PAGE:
So there you have it. I’d like to say it gets better, but really you just make more money and different mistakes. And you have way more fun making them.
Plenty of pep in my step on my first day of work. May 16, 2011.
I don’t freak out often, but when I do, I do it big and pull everyone down with me.
Like the time my cat Midnight (RIP) who, unbeknownst to us had kidney failure, was trapped in my room for an entire day and proceeded to poo and pee all over my room, namely my suitcase that contained basically all the clothes I cared about. When I opened my door and discovered the literal shit storm that had taken place in my room, I threw the biggest hissy fit in Hudson family history that led my mother and sister to flee the house to “go grocery shopping” and forced my poor father to lock himself in the living room to avoid my wrath.
Needless to say, I know how to have a good freak out.
So when I cut my hairs this past August and was uncertain about the results, I got a little fittified. I raced the apartment where poor, sweet Eliza was greeted with a full on hissy fit that had been brewing the whole subway ride home. She foolishly tried to console me with compliments and “reason,” and when she could take no more of my shrieks and foot stomping, she suggested, “Why don’t you call Millie?”
A brilliant suggestion!
I FaceTimed my mama to show her my new ‘do and explain why I was so distraught. She stopped me mid-hysterics and in true buck-up fashion said, “Sarah, honey, you look fine. But you may want to put a little powder on your nose.”
She was right.
After I took a quick shower, tousled my hair with pomade, and threw some makeup on my face, I LOVED my hairs. There really are few things in life that a little makeup won’t fix. Thank you, mama.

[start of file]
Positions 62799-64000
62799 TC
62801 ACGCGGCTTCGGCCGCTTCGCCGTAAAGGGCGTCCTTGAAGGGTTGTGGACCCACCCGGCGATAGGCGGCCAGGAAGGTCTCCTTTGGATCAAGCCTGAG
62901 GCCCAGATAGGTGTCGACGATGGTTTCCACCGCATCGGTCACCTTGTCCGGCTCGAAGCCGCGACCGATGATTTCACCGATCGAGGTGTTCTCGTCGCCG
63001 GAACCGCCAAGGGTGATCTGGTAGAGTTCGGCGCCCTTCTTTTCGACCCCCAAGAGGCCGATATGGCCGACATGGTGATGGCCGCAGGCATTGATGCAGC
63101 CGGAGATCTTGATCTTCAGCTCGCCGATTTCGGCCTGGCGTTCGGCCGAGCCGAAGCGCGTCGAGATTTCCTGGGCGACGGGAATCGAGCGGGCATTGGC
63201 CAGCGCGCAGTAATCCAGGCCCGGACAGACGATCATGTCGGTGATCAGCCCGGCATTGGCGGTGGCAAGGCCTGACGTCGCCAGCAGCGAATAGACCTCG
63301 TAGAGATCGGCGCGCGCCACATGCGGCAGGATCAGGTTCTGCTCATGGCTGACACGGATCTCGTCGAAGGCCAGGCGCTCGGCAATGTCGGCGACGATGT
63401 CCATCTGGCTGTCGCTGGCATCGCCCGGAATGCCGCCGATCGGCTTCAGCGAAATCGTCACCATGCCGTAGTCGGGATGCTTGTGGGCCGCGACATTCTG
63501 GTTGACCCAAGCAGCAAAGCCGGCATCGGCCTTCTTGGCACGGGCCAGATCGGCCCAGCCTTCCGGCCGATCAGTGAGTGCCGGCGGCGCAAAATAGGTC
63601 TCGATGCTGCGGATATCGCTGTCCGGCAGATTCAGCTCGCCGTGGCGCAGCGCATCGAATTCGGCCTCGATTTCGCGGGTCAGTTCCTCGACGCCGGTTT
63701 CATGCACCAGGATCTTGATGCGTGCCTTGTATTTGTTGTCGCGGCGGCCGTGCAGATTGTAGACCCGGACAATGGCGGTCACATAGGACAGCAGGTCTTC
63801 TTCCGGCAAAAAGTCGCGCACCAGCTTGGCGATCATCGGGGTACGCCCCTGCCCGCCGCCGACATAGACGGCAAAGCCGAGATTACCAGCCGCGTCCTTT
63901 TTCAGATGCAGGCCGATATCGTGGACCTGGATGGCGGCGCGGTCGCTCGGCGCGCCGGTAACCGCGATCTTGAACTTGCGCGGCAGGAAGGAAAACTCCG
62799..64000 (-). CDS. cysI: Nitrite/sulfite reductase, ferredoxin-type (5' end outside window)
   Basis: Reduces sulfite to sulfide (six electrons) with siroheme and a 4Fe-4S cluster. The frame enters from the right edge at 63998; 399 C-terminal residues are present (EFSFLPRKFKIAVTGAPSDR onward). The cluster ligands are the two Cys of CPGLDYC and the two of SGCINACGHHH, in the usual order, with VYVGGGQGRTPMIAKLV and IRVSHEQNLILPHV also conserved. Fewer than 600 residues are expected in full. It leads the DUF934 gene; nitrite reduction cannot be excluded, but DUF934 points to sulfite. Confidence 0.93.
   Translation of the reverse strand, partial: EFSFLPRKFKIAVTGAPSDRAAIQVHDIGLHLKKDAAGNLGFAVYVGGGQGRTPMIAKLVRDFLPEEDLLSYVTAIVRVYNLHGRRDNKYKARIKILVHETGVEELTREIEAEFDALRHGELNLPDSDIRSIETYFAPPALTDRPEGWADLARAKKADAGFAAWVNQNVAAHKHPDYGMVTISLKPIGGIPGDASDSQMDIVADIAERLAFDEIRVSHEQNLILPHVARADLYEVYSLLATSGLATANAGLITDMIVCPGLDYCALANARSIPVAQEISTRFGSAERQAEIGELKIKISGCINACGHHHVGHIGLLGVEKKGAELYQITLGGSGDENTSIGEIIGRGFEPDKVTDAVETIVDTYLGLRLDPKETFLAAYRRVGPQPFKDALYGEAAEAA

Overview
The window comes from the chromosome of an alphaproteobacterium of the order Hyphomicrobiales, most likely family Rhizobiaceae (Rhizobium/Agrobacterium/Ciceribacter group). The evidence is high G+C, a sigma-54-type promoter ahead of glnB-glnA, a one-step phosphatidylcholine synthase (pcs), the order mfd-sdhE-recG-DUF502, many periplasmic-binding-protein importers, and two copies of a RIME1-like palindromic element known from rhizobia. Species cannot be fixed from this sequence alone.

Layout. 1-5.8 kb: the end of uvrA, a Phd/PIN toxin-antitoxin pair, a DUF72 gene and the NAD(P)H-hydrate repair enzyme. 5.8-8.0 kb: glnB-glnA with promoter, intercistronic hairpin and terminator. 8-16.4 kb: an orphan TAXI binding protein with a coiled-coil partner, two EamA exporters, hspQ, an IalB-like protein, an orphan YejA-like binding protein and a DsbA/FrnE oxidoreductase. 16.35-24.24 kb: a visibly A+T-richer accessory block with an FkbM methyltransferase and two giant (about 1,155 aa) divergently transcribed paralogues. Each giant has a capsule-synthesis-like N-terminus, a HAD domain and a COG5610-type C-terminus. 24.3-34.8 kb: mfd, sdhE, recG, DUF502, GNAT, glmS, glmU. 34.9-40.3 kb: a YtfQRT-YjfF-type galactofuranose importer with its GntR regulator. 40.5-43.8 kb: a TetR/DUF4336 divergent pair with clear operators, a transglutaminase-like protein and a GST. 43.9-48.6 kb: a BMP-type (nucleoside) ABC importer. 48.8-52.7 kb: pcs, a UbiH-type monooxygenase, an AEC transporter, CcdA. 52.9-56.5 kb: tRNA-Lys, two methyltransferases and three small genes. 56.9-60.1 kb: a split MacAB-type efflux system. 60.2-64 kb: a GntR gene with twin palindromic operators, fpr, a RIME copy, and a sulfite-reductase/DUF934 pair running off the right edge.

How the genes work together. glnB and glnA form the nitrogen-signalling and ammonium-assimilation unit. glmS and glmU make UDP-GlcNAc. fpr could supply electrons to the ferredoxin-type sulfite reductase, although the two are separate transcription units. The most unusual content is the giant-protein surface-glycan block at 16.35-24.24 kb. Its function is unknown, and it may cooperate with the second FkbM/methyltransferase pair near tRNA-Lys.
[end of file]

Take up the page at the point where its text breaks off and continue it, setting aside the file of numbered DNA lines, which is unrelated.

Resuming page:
I have survived many hair crises. Some of the most notable include:
In 8th grade when my highlights went horribly wrong. The roots turned orange. Like really orange. But my mother, being the dutiful parent she is, kept me home from school the next day so we could go to a different salon to repair the damage. It took all day and a few unwelcome lowlights, but I emerged relatively unscathed.
Also in 8th grade (it was a tough year for me), I had a Japanese straightening process, which made a lot of my hair break off. But the fun really began when it grew out and half of my head was curly and the other half a straight, fried mess. Ugh.
Summer after 9th grade while I was a counselor at summer camp, a really weird waxy thing happened to the roots of my hair. My mom (again, god bless her!) overnighted me some ultra purifying shampoo, and my BFF Sarah Head helped me shampoo my hair for like an hour. This event lives in infamy as “that weird thing that happened to Sarah’s hair.”
Senior year for prom, I went and got my hair did because my junior year prom up-do was BEAUTIFUL. Unfortunately, the second time around was a catastrophe. I wore the ‘do all through dinner and the dance, but on the Fur Bus ride home (you heard me right), I took out all the bobby pins and combed through the tangled, hair-sprayed mess.
I thought the worst was behind me.